By Philip Blenkinsop
BRUSSELS (Reuters) – The European Union refined its rules on the export of COVID-19 vaccines on Wednesday, giving it a clearer right to block shipments to countries such as Britain with higher inoculation rates and to those not exporting their own vaccine doses.
The move risks stoking post-Brexit tensions with London, which has warned Brussels against “vaccine nationalism”.
EU trade chief Dombrovskis told a news conference the export authorisation mechanism was not targeting any specific country.
The European Commission, which oversees trade policy for the 27 EU members, set out a proposal expanding existing measures that seek to ensure planned exports by drugmakers do not threaten already reduced EU supply.
The granting of export licences will be based on reciprocity and “proportionality” – the epidemiological situation, vaccination rate and access to vaccines in the destination country.
EU officials say export restrictions could also kick in if companies do respect quarterly contracts but backload supplies at the end of the period.
Dombrovskis said the new rules did not create a detailed algorithm on authorisations and requests would be considered on a case-by-case basis.
The scheme will also widen the net to include 17 neighbouring countries, including Israel, Norway and Switzerland. Previously exempted, exports to these countries will also need authorisation.
ALARMING THIRD WAVE
The proposal is set to be a topic of discussion on Thursday at an online summit of EU leaders, whose countries are struggling with a third wave of infections that has prompted harder lockdowns amid a slow rollout of vaccines.
EU Health Commissioner Stella Kyriakides said the situation in many EU countries was “alarming”, with increasing cases in 19 EU members and rising fatalities in eight.
While France, Germany and Italy broadly support tighter export curbs on those who do not reciprocate, countries including the Netherlands, Belgium and Ireland are more cautious about cutting off Britain.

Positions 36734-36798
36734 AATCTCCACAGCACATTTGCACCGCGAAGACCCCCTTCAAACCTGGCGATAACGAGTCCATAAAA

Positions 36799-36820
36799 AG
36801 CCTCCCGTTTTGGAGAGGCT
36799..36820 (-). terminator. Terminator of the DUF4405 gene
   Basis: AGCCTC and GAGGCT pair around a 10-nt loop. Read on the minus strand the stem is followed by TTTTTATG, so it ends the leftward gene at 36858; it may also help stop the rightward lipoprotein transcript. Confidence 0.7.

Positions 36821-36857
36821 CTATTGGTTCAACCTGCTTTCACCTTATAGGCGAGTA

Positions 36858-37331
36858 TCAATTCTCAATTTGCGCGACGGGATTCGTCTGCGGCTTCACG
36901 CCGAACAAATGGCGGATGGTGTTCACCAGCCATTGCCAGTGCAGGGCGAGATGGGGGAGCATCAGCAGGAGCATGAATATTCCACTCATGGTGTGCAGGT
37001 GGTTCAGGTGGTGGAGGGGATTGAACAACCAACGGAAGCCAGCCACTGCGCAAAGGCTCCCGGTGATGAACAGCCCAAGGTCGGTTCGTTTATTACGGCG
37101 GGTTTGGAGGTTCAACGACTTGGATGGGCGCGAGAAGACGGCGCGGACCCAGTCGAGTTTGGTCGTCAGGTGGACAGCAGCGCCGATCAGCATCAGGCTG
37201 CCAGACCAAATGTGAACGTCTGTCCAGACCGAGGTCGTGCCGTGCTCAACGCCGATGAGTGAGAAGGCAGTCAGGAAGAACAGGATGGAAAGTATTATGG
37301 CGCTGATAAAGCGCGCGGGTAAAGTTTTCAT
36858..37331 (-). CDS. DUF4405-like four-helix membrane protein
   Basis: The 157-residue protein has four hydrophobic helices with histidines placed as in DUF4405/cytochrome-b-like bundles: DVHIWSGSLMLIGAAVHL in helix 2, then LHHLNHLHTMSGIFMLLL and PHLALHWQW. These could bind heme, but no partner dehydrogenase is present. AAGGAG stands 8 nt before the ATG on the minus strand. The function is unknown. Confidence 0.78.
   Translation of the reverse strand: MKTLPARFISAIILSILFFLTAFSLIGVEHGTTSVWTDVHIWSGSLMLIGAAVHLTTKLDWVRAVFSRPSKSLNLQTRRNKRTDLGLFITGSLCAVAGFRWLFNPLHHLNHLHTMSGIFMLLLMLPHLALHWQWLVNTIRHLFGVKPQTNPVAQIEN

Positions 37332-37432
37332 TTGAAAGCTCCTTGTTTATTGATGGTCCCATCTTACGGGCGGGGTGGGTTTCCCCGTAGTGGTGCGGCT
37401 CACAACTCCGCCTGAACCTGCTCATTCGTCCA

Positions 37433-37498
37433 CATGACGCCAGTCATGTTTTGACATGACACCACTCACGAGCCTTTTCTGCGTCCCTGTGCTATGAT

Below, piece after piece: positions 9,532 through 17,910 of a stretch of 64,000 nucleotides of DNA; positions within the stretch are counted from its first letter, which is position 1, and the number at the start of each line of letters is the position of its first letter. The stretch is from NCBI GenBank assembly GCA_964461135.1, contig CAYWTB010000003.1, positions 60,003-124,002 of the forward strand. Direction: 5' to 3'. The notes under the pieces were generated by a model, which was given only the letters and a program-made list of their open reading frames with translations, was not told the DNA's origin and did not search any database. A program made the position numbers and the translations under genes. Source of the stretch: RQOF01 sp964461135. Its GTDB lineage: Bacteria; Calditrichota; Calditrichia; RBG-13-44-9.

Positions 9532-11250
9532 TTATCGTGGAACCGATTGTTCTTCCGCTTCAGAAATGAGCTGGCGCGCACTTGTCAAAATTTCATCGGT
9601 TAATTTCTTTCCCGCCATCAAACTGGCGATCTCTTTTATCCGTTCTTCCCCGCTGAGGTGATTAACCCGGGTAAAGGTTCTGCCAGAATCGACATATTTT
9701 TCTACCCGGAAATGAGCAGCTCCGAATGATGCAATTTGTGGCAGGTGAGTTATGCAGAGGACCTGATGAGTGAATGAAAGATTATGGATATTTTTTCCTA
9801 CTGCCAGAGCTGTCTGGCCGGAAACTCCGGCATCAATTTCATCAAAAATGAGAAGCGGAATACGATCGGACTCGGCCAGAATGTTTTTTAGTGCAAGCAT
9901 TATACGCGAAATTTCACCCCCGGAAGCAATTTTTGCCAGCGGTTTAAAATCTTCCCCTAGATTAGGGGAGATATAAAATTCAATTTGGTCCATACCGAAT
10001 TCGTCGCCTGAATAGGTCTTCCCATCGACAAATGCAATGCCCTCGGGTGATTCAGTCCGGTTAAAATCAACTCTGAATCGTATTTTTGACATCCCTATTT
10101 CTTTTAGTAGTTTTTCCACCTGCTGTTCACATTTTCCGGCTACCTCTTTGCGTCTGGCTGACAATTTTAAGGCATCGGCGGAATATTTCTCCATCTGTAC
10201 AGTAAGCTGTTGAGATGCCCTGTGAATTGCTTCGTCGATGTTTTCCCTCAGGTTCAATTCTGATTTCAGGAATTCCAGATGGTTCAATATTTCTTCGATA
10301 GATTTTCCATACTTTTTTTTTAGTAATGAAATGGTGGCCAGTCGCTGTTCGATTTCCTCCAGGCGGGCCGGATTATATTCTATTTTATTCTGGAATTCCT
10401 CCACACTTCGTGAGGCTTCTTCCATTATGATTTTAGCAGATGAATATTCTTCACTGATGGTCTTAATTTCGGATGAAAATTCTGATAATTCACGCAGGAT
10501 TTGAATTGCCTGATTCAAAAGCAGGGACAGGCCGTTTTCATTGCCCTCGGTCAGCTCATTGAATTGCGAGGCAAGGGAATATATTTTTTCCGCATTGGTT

A French presidential adviser said the EU should be not be a sort of “useful idiot” in the battle against the virus.
Irish Prime Minister Micheal Martin said any EU restrictions on vaccine exports would be a “retrograde step”.
A UK government spokesperson said all countries were fighting the same pandemic and that Britain would continue to work with European partners to deliver the vaccine rollout.
The Commission insists it is not an export ban and says priority systems set up for vaccinating citizens in other countries are de facto bans even if they are not called that.
The bloc said it had exported 43 million doses to 33 countries since the end of January, including 10.9 million to Britain. Some 380 export requests were granted and only one was blocked – from Italy to Australia.
The EU has so far authorised four COVID-19 vaccines. AstraZeneca doses were supposed to be the vaccination for the masses, but deliveries have and will be far lower than initially indicated.
EU countries have given dose to about 10% of their adult populations and have watched Britain provide at least one vaccination to over half of all adults, suffering almost no delivery problems, despite the same plants officially supplying both.
The Commission proposal will come into force unless a “qualified majority” of EU members oppose it, which is very unlikely.
(Reporting by Philip Blenkinsop, John Chalmers in Brussels, Michel Rose in Paris; Editing by John Chalmers and Nick Macfie)